December 14, 2007 1:10 PM PST
Cracking open the cybercrime economy
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Hackers can buy denial-of-service attacks for $100 per day, while spammers can buy CDs with harvested e-mail addresses. Spammers can also send mail via spam brokers, handled via online forums such as specialham.com and spamforum.biz. In this environment, $1 buys 1,000 to 5,000 credits, while $1,000 buys 10,000 compromised PCs. Credit is deducted when the spam is accepted by the target mail server. The brokers handle spam distribution via open proxies, relays and compromised PCs, while the sending is usually done from the client's PC using broker-provided software and control information.
"This is a completely standard commercial business," Gutmann said. "The spammers even have their own trade associations."
Ready-made tools for creating phishing e-mails, such as fake requests for bank details, are fairly easy to buy, with many independent vendors selling them. Bulletproof hosting is also easily available, while phishers engage spam services to lure users to their sites.
Carders, who mainly deal in stolen credit card details, openly publish prices, or engage in private negotiations to decide the price, with some sources giving bulk discounts for larger purchases. The rate for credit card details is approximately $1 for all the details down to the Card Verification Value (CVV); $10 for details with CVV linked to a Social Security number; and $50 for a full bank account.
Scammers use a variety of ways to launder cash. Compromised bank accounts can be used to launder funds, or struggling companies can be bribed to turn the money into ready cash. Scammers can find businesses with a debt of $10,000, and agree to pay them $20,000 if they agree to cash out 50 percent of the funds. Dedicated cashiers, also known as "money mules," can also take up to 50 percent of the funds to move the money via transfer services.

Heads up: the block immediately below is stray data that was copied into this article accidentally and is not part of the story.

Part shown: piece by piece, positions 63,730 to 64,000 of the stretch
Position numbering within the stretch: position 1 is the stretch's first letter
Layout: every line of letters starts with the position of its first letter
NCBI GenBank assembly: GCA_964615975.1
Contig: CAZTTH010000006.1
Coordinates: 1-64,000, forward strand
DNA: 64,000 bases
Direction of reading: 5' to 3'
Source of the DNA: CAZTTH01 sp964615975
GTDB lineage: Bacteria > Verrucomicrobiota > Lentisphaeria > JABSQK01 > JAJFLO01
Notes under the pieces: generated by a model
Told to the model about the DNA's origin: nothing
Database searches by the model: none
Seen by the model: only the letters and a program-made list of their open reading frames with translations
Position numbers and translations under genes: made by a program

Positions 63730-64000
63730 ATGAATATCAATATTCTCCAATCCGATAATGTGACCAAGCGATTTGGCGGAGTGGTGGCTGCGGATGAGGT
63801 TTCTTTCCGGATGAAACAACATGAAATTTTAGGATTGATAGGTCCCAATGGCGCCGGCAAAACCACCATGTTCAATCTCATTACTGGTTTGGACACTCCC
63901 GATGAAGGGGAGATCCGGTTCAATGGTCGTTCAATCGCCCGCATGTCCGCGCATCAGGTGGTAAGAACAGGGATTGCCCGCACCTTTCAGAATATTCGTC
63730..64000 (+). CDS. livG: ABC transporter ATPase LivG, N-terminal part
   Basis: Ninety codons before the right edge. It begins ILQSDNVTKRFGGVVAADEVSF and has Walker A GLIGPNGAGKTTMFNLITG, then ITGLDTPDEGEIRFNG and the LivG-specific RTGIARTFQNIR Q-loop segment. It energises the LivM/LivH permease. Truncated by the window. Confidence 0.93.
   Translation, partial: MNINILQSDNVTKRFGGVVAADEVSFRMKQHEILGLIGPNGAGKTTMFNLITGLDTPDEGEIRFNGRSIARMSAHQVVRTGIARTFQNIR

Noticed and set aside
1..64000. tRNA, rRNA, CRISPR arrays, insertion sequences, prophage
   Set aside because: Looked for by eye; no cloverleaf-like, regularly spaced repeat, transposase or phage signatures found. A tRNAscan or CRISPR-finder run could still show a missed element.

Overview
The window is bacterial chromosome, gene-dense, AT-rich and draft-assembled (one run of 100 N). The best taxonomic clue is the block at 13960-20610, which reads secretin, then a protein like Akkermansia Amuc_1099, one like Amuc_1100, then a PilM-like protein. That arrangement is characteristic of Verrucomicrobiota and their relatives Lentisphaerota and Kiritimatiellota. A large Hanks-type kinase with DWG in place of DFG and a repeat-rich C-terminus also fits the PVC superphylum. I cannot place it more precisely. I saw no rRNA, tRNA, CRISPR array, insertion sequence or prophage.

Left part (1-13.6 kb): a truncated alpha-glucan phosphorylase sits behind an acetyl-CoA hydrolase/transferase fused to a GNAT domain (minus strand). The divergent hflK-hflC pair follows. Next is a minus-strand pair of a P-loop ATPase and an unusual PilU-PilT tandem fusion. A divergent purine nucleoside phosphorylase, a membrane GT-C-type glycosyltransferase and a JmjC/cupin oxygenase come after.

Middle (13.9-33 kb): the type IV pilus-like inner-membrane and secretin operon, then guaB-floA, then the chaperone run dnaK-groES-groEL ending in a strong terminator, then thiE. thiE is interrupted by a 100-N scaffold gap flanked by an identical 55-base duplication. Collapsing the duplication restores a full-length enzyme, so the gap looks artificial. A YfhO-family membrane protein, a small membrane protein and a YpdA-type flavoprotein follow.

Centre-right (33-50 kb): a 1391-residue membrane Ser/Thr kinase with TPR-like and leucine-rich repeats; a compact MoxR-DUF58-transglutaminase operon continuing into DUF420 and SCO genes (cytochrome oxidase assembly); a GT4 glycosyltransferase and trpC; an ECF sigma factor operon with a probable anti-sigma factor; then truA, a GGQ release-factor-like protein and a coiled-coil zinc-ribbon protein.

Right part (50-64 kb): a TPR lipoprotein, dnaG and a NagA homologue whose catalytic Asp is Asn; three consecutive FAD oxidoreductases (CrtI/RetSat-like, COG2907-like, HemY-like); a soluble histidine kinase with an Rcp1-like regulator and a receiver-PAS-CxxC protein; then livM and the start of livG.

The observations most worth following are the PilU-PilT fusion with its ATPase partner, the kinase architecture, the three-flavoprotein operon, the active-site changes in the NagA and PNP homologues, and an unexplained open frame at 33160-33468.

Money can also be laundered by buying and selling merchandise on the wider black market. Shipper rings can ship PCs to scammers via intermediaries, which can then be resold.
Cost to legitimate business
As the malicious-software economy grows in sophistication, so do the losses sustained by legitimate businesses. According to the 2007 Computer Security Institute computer crime and security survey, these losses have seen a sharp increase this year.
Robert Richardson, director of the CSI, said the average annual loss among U.S. businesses due to cybercrime has shot up to $350,424, from $168,000 in 2006. "Not since the 2004 report have average losses been this high," said Richardson.
This year's survey results are based on the responses of 494 computer security practitioners in U.S. corporations, government agencies, financial institutions, medical institutions, and universities.
Almost one-fifth of those respondents who suffered one or more kinds of security incidents said they had suffered a targeted attack aimed exclusively at their organization, or organizations within a small subset. Khalid Kark, a principal security analyst at Forrester, said targeted attacks against companies and institutions are becoming more common.
"As banks and companies have increased security levels, the hacker community is casting a much wider net," said Khalid. "Instead of hacking into something right away, now it's low and slow. They're determining attack avenues, taking their sweet time to find holes, and then using stealth (to steal data)."
Financial services companies are being attacked more and more, said the analyst, while the attacks are increasing in number and complexity.
But while the black cybereconomy is maturing, at the moment its main practitioners seem to be individuals or small groups acting within a loose web of affiliations that can be quickly established and broken to evade detection.
F-Secure's Hypponen blames a lack of international co-operation and political and social problems for the current situation. "In many cases these are people with skills but without opportunities," said Hypponen. "What if you are born with IT skills in rural China, or in the middle of Siberia? There is no legal way of making use of the skills they have."
While law enforcement co-operation with government and the IT community is paramount in addressing the problem in the short term, longer-term solutions must be found. One way to address the issue of the growth of the "black cybereconomy" in the long term is to harness the IT talent in developing countries that otherwise might be co-opted into illegal activity, say security experts.
"We have to make it more attractive to be in the white economy than in the black--when that happens we will turn a corner. We're starting to see that happen as companies look to less expensive economies as places to put people. In Eastern Europe and Asia there are highly skilled people where there are less opportunities--this is where the black economy is fueled now," said McAfee's Telafici.
Tom Espiner of ZDNet UK reported from London.
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